And the Number Shall Be Three

In Physics by Brian Koberlein6 Comments

In earlier posts about dark matter, I’ve written about how neutrinos would seem to be a good candidate, but there simply aren’t enough of them to account for all of dark matter. As far as we can tell, there are three types (flavors) of neutrinos, and we know the upper limit of their mass from the distribution of galaxies in the universe. So the three known neutrino flavors can’t be the solution to dark matter.

But there has been speculation that a fourth type of neutrino could exist, known as a sterile neutrino. Sterile neutrinos wouldn’t interact through the weak nuclear force the way regular neutrinos do, but instead only interact with things gravitationally (hence sterile). If these neutrinos had a much greater mass than regular neutrinos, then it could be an answer to the dark matter problem. But the catch is that their gravitational interactions would have interacted gravitationally with matter in the early universe, and this would affect the fluctuation patterns in the cosmic microwave background. So in principle we should see their effect in CMB fluctuations.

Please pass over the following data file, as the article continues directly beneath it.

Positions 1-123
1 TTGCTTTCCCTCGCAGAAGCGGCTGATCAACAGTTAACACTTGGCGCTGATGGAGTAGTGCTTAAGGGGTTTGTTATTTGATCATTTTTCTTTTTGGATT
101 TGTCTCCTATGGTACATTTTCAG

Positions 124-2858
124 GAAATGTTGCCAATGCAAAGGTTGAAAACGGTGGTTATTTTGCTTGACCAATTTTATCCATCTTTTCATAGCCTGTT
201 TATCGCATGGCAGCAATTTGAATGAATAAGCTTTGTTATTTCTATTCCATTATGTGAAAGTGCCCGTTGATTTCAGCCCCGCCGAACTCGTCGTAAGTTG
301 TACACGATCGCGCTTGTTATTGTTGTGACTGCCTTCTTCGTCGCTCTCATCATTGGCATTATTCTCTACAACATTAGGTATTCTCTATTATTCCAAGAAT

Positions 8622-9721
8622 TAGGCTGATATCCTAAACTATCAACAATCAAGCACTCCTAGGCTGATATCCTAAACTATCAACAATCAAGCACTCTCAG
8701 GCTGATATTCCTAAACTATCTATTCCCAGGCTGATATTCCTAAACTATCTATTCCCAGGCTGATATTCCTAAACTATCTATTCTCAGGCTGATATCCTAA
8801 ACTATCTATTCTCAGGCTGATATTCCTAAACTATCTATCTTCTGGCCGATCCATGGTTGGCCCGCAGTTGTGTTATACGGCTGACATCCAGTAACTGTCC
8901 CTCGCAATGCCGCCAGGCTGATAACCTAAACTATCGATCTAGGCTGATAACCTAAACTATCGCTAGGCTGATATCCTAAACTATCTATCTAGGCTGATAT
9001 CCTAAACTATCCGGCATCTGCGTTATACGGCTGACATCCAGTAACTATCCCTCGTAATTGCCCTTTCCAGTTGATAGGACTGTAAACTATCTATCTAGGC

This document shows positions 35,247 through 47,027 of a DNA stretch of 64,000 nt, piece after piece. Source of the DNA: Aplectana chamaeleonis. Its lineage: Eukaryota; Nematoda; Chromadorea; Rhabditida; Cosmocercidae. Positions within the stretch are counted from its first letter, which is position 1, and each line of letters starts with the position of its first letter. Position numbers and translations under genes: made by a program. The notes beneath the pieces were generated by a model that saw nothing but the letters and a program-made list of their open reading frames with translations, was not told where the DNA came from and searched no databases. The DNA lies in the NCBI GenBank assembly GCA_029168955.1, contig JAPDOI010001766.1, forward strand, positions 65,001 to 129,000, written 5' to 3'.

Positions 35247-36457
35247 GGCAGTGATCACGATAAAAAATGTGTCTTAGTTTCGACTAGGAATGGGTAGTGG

Previously the WMAP observations of the CMB were inconclusive. The data agreed with the 3-neutrino model, but the effect of a sterile neutrino couldn’t be excluded. But the latest Planck results now confirm that there is no fourth neutrino. The  standard model of particle physics remains successful. This is good news for the standard model, but it eliminates one more dark matter candidate from the list.

Comments

  1. I wonder if dark matter can have an event horizon, just like black holes do, hence the difficulty in detecting it? If dark matter occurs on a large scale would that mean that large celestial phenomenon would be gravitationally aligned with them, or in any other way?

  2. How funny to read the title, One Universe At A Time, because I keep telling everyone to say “This Universe,” rather than “The Universe,” as its more correct to say in case we can one day we verify that in fact we might be living in a Multiverse. By saying “This Universe,” we can’t ever be wrong. 😀

  3. I feel sad when i realize how scientists crave for explanatons with such little data.

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